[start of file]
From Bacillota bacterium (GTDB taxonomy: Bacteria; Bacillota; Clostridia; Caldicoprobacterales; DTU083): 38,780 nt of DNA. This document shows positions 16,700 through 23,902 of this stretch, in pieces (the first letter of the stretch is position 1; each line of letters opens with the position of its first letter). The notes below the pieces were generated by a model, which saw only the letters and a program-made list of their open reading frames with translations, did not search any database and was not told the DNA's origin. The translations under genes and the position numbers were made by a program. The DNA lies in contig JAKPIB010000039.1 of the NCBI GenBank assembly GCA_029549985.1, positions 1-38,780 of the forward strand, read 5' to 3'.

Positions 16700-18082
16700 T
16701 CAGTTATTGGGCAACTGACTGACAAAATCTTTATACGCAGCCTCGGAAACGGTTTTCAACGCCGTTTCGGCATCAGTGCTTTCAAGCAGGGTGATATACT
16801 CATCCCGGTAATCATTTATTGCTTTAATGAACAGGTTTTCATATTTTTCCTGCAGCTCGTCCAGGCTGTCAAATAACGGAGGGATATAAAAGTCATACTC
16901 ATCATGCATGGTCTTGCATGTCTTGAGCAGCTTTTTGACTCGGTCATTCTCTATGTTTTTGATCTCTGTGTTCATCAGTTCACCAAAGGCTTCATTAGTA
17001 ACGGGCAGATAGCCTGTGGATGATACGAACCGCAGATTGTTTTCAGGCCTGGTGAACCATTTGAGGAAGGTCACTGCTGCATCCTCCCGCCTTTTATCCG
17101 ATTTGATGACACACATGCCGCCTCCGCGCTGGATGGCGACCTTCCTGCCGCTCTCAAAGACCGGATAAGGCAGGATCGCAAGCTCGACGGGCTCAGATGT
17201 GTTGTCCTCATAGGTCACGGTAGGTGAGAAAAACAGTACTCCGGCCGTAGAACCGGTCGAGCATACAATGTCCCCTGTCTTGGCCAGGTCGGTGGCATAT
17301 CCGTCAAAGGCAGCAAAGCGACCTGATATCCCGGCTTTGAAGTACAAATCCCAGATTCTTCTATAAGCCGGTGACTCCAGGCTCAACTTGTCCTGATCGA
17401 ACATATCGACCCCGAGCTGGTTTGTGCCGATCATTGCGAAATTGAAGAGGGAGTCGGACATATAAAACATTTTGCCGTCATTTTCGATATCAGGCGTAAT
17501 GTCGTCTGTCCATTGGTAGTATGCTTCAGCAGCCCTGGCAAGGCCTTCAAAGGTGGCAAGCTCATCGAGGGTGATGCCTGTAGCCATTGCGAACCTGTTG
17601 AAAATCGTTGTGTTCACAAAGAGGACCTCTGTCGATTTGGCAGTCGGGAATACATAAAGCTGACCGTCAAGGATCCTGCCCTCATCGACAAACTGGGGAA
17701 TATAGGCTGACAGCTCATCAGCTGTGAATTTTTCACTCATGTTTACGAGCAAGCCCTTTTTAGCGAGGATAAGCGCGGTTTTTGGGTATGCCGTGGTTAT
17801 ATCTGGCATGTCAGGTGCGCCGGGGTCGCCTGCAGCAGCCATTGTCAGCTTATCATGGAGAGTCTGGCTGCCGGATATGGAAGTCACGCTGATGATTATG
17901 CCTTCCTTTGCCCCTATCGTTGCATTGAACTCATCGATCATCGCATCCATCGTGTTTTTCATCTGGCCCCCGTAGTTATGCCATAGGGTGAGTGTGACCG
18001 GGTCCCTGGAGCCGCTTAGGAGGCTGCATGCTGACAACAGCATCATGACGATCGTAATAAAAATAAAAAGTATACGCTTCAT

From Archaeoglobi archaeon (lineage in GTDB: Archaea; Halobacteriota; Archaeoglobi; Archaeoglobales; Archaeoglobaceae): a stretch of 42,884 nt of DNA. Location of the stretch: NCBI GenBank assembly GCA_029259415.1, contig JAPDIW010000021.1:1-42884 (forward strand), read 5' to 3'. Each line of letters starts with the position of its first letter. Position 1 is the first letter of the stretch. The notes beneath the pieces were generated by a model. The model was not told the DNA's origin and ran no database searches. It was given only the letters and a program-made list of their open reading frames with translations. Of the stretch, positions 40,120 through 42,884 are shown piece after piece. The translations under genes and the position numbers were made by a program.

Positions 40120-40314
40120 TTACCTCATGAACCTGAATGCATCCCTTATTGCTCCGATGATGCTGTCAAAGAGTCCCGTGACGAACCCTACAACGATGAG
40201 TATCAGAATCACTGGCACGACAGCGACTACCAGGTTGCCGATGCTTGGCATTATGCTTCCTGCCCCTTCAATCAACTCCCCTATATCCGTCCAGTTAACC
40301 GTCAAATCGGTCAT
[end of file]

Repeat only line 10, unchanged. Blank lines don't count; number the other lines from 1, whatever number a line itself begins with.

17301 CCGTCAAAGGCAGCAAAGCGACCTGATATCCCGGCTTTGAAGTACAAATCCCAGATTCTTCTATAAGCCGGTGACTCCAGGCTCAACTTGTCCTGATCGA